Movies are all about showing. You can "tell" in a movie, by using voice-overs and, for example, having other characters remarking on how Character X has definitely has Trait X. But unless that trait is shown, the movie is going to suck (unless it is a comedy). And let's face it—if a movie has that many voiceovers, the movie will suck. (Looking at you, The Last Airbender!)
Her Use of 1st Person Edit
Can be commonly found in badly written fanfiction. Of the various perspectives, first person is quite possibly the hardest to pull off. Few have it done well, and Meyer shows us the best reasons as to why.
First, the words and language used need to fit the narrator. Twilight is from the perspective of a teenage girl, but Bella uses much more flowery description to describe mundane things. Normal teenagers do not usually use words like "chagrin" to such an extent as Bella does.
In such cases, it is best to keep the description short and simple, and NOT to use long, frilly words to detail things when there are plenty of others that can work just as well.
You might use them occasionally to keep the story from being too repetitive, and perhaps this is what Meyer was going for. However, the overuse and reuse of longer words only makes repetition more pronounced.
Another issue is that it makes the "show, don't tell" policy even more important. Bella tells us plenty about herself, but her actions and even her own thoughts work against her in this.
Bella thinks of herself as a shy, modest bookworm, but she doesn't think much about books and rather than showing nervousness in being around others, she acts haughty and arrogant in the way she immediately mentally dismisses or insults everyone upon first meeting, with the exception of the all perfect vampire
One of the biggest issues with the use of a first-person narrative is that it shows all the thoughts going through Bella's mind. And her main focus tends to be on Edward.
There are only so many times we need to hear about Edward's eyes, chest, breath, earlobes and x-rays of his pancreas.
Then the few times when she's not doting on Edward's beauty, she's whining or complaining about something, giving a view of Bella that's contradictory to how she and Meyer wish readers to see her.
The main character (Bella) doesn't have good motivations to do anythingEdit
An employed editor figured this out within a few pages, as can everyone else if they pay attention.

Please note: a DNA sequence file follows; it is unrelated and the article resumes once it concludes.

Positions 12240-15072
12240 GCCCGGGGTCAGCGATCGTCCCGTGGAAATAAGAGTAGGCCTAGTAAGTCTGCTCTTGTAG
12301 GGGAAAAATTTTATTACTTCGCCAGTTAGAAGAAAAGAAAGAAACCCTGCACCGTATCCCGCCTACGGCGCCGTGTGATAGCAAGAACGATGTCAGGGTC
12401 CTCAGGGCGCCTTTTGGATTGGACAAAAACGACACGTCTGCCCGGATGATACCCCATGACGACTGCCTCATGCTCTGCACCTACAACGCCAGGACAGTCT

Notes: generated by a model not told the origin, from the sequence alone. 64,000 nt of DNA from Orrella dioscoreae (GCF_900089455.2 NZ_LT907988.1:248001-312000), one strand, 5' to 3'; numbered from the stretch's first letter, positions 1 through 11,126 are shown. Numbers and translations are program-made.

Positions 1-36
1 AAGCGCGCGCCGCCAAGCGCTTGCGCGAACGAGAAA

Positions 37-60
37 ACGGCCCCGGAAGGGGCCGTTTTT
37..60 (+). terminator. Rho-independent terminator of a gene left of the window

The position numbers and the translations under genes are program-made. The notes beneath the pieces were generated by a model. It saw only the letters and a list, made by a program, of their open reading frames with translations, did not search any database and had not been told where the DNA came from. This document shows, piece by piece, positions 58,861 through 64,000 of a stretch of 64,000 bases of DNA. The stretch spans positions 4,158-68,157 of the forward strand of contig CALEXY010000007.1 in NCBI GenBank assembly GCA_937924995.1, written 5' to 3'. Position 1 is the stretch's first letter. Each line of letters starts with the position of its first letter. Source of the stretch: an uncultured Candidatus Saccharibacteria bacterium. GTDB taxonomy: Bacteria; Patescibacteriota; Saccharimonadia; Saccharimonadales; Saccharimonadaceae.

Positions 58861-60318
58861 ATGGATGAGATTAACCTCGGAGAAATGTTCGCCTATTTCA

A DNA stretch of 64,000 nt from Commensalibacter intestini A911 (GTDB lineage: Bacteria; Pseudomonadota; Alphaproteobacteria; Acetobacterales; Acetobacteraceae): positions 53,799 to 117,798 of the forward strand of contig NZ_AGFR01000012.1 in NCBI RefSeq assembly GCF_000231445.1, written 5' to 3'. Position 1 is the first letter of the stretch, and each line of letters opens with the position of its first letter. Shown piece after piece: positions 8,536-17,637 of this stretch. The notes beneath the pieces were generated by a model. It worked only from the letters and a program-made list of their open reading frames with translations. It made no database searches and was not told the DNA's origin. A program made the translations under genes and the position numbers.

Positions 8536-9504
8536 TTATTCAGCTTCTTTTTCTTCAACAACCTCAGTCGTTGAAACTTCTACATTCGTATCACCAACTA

For all those Twilight fans defending Bella for having good character motivations, I have but one question: if Bella hates Forks so much and is awkward around her father, why does she move in with her dad? Seriously, there was no reason for her to do this. Now normally this might just be a case of a missed opportunity for the author, but the direction the story goes in really makes this a plot hole. When faced with a good reason to return to Phoenix and to her mother (i.e. nearly getting killed by James), Bella desperately wants to stay in Forks. That's fine, but there was no reason for her to go there in the first place. This is just Meyer not knowing how else she could've introduced Edward and Bella in any other way and specifically around the time Bella was seventeen.
Neither does Bella truly have amazingly good motivations to stay with Edward. Sure, puppy love is a thing, but why is are Bedward so obsessed with one another? If anything, considering Bella's dad is a cop, the whole "watching you sleep" and stalking thing should've scared Bella off, had she been a normal person. (She crazy.) But no, this is not the case, so Meyer should really tell her readers what exactly it is about him that is so special. The whole "he's so hot" thing doesn't count, and intelligence doesn't make you good in everything (if it did, that would probably annoy people around you). What does happen is that Bella feels as if she is not worth Edward when she is around him, therefore in a way he is making her unhappy. Why would she want to stay with someone who makes her unhappy when she is around them?